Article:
Bookless In Seattle
Two years into a recession, the words "cash-strapped" and "states" or "cities" are practically wedded, and not in bliss. Nevertheless, I was stopped short the other day when I read that the entire Seattle public library system was being shut down for a week to save money. The closure includes not only the central library, a Rem Koolhaas-designed building touted as a model of the 21st century library, but also all branches, all services and the Web site.
Seattle Central Library
"All Library locations will be closed Monday, Aug. 31 through Sunday, Sept. 6 due to citywide budget cuts. Please note: Monday, Sept. 7 is the Labor Day holiday. ... Regular Library operations will resume Tuesday, Sept. 8. No Library services will be available during the one-week closure. ... The system-wide closure, along with other cuts, will help the Library meet a 2% budget reduction--about $1 million. The closure will save approximately $655,000."
The online catalog was simply gone: Maintaining it was deemed too costly.
Do these times really call for such a drastic measure? It's true that all over the country government services, even police forces and fire departments, are enduring cuts. Libraries cannot be exempt.
But it's also true that, across the country, library usage is up, as it usually is during a recession. People use libraries not just to borrow books, but also to research and apply for jobs, use onsite computers, find wireless access, read newspapers and magazines, tap into expensive databases, access archives and scholarly resources, take classes, attend career and entrepreneurship seminars, get free entertainment, on and on.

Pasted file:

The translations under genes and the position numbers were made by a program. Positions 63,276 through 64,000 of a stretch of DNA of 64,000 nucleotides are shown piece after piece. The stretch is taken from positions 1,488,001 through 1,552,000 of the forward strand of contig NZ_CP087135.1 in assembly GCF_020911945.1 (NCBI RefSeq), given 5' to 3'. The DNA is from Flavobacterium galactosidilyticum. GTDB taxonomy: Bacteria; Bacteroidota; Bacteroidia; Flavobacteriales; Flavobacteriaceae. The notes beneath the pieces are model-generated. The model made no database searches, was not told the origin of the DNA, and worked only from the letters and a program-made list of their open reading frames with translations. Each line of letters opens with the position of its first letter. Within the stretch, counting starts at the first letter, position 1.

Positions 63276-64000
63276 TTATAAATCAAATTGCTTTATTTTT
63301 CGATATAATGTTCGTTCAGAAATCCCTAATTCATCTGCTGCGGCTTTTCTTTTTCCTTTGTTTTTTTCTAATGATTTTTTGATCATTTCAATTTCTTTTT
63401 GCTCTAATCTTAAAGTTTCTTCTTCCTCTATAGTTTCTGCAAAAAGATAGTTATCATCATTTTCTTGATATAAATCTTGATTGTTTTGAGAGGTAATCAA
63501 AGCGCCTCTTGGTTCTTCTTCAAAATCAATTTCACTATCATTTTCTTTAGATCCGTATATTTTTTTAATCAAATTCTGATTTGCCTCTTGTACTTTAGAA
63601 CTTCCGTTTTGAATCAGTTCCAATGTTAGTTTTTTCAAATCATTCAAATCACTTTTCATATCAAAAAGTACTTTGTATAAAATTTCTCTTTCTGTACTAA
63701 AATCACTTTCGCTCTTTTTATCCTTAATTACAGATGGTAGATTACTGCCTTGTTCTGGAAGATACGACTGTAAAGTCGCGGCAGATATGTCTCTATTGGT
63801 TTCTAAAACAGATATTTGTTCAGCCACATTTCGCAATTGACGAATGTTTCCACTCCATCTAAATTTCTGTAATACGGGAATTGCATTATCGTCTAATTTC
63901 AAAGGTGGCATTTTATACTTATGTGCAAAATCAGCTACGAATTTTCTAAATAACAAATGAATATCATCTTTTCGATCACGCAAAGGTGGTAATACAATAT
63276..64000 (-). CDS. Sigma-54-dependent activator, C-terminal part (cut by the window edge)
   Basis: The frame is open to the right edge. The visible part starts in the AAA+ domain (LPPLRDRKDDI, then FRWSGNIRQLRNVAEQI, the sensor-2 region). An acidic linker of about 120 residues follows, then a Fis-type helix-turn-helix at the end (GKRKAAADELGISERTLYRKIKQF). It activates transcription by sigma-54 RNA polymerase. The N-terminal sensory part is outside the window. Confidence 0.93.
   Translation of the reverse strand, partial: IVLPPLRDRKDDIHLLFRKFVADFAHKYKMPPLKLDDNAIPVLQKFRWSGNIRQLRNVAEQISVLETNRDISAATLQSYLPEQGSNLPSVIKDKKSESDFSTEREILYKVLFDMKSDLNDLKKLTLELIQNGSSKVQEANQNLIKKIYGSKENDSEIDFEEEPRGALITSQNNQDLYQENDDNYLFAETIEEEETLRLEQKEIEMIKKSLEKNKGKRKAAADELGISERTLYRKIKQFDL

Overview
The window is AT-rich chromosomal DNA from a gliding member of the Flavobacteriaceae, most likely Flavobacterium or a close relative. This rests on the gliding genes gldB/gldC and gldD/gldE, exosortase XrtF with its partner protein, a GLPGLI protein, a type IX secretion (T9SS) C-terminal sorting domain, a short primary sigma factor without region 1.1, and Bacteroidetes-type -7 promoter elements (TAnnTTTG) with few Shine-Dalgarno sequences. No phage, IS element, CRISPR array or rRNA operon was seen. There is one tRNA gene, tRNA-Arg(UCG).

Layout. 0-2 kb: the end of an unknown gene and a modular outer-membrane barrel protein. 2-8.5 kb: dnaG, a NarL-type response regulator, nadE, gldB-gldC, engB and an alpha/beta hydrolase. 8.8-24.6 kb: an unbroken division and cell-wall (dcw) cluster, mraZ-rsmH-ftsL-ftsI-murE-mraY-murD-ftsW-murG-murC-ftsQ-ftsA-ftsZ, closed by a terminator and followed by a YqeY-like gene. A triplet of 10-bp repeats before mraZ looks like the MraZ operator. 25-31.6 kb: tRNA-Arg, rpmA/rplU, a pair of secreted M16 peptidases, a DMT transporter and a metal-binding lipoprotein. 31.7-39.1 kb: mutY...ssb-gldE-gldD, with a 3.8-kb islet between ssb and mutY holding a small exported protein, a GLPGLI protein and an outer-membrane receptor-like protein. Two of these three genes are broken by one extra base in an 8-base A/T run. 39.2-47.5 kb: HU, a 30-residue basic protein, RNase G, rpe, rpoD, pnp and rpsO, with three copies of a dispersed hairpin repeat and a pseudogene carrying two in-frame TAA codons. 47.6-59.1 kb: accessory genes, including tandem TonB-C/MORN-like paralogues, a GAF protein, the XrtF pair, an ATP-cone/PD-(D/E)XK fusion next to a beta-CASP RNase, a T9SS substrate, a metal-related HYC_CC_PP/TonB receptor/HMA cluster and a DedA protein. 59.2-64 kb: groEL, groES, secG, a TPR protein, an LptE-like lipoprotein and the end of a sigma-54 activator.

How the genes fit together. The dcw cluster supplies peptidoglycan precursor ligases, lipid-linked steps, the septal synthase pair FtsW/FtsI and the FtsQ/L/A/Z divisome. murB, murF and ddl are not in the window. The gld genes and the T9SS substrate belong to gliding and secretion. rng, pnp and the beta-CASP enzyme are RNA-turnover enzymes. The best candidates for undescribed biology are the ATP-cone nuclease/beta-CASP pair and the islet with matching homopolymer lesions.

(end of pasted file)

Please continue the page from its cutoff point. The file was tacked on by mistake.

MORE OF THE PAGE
According to the American Library Association, 68% of Americans own a library card--an all-time high--and 76% of Americans visited their local public library in the past year, vs. 65.7% two years ago. Libraries have become an essential service, one that on average--per ALA President Jim Rettig--costs American taxpayers about $31 a year.
So, back in Seattle, rather than close for a week, why not implement a series of rolling closures?
Apparently, the Seattle Library considered that, and decided against it. In a document posted online, City Librarian Susan Hildreth stated that "other options--such as a rotating schedule of closures so that some Library service was available--were examined, but did not produce the magnitude of savings necessary."
That doesn't compute: There simply has to be a way to achieve an equal amount of savings.
Nor does the reason offered by the Seattle Times editorial page wash: "Closing libraries at varying times was attempted in response to earlier budget cuts. That approach proved disruptive. Patrons were less riled by the closure and more annoyed by the confusion of figuring out which libraries were open when," it wrote. "The closure results in less inconvenience because it occurs all at once and at the lowest usage time of the year."
Perhaps. But maybe people didn't know which libraries were open because the closures were not communicated well. Even this year, though the week-long closure was announced last April, "a steady stream of would-be patrons still tried the doors or the locked depository bins on Monday," the Times reported.
People must still be confused, not to mention annoyed.
The questions must be asked: Is it simply easier to close for a week, than to orchestrate more complex rolling closures? Is it simply more convenient for staff? Can you imagine a critical service business shutting for eight days without losing customers? Only a "monopoly" like a city library would try that.
The American Library Association has been urging U.S. libraries to make the case that, especially in these tough times, libraries are part of the economic solution, not part of the problem. The Seattle Library's decision to close the entire system, at once, severely undercuts that case--even more so because it is seen as a model for the 21st century. Worse, it's already talking about another system-wide closure next August--along with, probably, reduced hours in general. What kind of a model is Seattle providing?
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